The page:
It has taken a year of me falling to my knees and asking questions that reveal answers that piss me off or break me down. Its taken a year of dying to my old lies, to my old enemy, to admit that I am utterly helpless on my own.

And that has been the most empowering truth I’ve ever discovered.

When I admit to myself and to others, both in conversation and in creative pursuits, that I can’t do anything with my old self anymore, that I need help and support in learning how to be this new self, the whole world opens up. Opportunities blossom and guideposts are revealed and I am guided into a space of learning and growth.

Trying to write 1000 words about therapy and what I hope to accomplish there and what I’m doing outside of that office boils down to the biggest change of all: I’m asking for help. I’m giving up on the idea of doing it alone. I’m done with neglecting myself and with believing the sales pitch of easy fixes and pretty paths to health.

Maybe tomorrow I’ll be back with more of the specifics, but for today, I guess it was more important for me to tell you the truth of where this is all starting.


Write About What Hurts

There’s a misattributed quote that I’ve seen floating around the internet for years: “Write hard and clear about what hurts.” Supposedly Ernest Hemingway said that, but I’ve never found a source.

When I decided to finally start this blog last summer, I had very ambitious plans and goals. I wanted to grow this body of work into a platform that I could eventually invite other writers to contribute to and pay them fairly for their work. Somewhere that celebrated the hard and beautiful things about living life in the south in the times we’re in.

I know now that it’s going to be a much longer road to that goal than I originally had envisioned.

I’m still wrestling with questions of propriety around sharing intimate details of my life and my story when I know the people I’m writing about are in the virtual audience.

If I had set out to process my most recent heartbreak and ongoing angst through writing a few decades ago, the subjects might have never known that there was work out in the world that revealed the scabbed-over stories of our time together. They’d have to find the magazine or literary journal or personal ad in the paper and pulled out a phone book and called my landline and hoped I returned their voicemail. They could have sent me a letter with a clipping, begging me to please stop writing about this because what if their new girlfriend or wife sees them reading it with their coffee in the morning and how will he explain that to her? They could see my name in the bookstore someday and know I did what I set out to do, which has always been to write. They could smile, buy a copy and tuck it neatly into a shelf without ever having to read it.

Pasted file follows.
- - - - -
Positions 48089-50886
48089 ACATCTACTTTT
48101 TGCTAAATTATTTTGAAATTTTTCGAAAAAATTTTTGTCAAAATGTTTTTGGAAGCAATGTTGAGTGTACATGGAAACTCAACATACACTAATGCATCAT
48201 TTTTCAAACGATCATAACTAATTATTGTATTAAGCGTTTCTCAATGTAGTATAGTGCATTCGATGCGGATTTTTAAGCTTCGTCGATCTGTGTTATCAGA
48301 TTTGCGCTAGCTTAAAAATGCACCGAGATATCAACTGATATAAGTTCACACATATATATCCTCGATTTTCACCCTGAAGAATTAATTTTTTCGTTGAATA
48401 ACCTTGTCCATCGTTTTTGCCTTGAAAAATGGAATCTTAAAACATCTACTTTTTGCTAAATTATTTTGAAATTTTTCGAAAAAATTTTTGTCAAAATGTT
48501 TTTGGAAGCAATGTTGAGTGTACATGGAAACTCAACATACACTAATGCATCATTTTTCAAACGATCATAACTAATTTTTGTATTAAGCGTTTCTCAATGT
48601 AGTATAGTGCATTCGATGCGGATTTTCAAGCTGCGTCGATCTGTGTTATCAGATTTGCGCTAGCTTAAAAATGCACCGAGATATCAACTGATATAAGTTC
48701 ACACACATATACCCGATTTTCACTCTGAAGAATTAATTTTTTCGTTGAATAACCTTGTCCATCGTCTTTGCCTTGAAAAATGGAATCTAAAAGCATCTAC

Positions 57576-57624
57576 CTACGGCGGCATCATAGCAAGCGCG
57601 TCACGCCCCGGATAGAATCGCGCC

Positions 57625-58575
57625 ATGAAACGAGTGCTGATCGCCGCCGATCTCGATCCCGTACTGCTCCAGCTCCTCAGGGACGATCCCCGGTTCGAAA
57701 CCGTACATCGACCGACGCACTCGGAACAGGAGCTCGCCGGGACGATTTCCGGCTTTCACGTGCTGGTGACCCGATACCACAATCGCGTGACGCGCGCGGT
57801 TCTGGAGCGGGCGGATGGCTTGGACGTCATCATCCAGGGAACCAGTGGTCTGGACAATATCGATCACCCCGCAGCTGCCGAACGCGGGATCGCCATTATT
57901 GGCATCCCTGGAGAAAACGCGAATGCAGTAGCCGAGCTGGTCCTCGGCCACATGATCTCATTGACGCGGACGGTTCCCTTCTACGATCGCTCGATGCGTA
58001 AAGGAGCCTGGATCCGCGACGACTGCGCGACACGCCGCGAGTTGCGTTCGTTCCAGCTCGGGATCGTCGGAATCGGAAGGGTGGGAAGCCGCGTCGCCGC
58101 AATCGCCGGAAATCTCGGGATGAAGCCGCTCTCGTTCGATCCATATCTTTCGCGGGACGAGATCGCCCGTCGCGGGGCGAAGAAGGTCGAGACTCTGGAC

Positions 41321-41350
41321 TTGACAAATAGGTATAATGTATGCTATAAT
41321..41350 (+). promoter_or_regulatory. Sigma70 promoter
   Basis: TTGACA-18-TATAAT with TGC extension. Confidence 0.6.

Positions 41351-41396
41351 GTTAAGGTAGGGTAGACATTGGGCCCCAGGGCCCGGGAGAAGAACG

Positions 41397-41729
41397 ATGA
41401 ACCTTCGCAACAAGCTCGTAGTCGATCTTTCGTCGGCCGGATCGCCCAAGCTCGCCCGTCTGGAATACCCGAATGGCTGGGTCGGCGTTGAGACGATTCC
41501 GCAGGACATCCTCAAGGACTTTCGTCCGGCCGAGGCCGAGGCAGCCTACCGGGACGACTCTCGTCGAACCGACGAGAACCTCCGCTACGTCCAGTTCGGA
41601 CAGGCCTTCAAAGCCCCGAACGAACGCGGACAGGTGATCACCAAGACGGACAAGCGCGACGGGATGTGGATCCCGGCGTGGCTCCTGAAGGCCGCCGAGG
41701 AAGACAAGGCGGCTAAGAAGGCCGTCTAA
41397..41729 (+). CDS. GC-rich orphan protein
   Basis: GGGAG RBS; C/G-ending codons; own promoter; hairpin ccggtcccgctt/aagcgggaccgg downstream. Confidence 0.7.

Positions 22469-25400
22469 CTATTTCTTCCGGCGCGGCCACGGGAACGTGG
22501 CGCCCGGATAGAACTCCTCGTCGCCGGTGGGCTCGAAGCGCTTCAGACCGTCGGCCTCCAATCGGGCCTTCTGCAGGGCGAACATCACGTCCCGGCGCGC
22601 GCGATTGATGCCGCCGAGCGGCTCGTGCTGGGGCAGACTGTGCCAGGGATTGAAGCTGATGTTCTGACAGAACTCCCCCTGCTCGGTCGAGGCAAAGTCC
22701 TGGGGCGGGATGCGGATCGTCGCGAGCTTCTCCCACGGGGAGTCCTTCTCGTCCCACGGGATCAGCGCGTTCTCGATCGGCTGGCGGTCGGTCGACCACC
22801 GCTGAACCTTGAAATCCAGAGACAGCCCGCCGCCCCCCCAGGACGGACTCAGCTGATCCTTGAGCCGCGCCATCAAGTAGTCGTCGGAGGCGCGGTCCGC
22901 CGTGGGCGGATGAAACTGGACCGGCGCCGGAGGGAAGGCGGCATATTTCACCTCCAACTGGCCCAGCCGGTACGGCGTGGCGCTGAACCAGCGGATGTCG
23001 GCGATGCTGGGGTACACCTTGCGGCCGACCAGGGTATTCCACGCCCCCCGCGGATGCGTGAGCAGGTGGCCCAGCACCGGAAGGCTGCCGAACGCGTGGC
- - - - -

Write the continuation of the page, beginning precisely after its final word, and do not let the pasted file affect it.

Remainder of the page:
But that’s not the reality I’m living in and it sounds laughable to consider the benign alternate reality that my work and my ex-lovers might exist in.

This is not the piece I wanted to sit down to write today, but I’m not ready. I know I have important things to say and there are women I desperately want to talk to through the piece I wanted to write today, but the work still needs so much more time and edits and cycles before it’s worth the risks. I need more time to process and digest it. Can’t we talk about the whole process?

I know Hemingway never said that silly quote, but it still bugs me. The idea of writing about the hard things and the true things, the burden of sharing, I feel it every day and with it comes the guilt of possible narcissism but simultaneous neglect of my sweet friends/readers who have come to me with gratitude for writing about things they want to read about.

I wish I had a mentor. I emailed my old writing group leader and her inbox was full, my note bounced back to me. I’m too chicken to reach out to any of the other writers I met in Tallahassee, because who would remember me? I have no idea where to look for other writers in Pensacola and my mother thinks I need to “diversify my interests.” I might start taking ballroom dance classes or something.

In the meantime, I guess I’ll keep coming to the blog and asking you to be patient, to email me if you have an idea of how you’d like to read what I write or you can try to find me on the street and tell me to shut the hell up. 

I really wanted to write something else today. Thanks for reading anyways.

Overdosing on Self-Care

I’ve only got 20 minutes to write this morning.

I woke up in a bad mood. My cat knocked my bulletin board down and that’s how I woke up, only to then realize I’d overslept by about 45 minutes.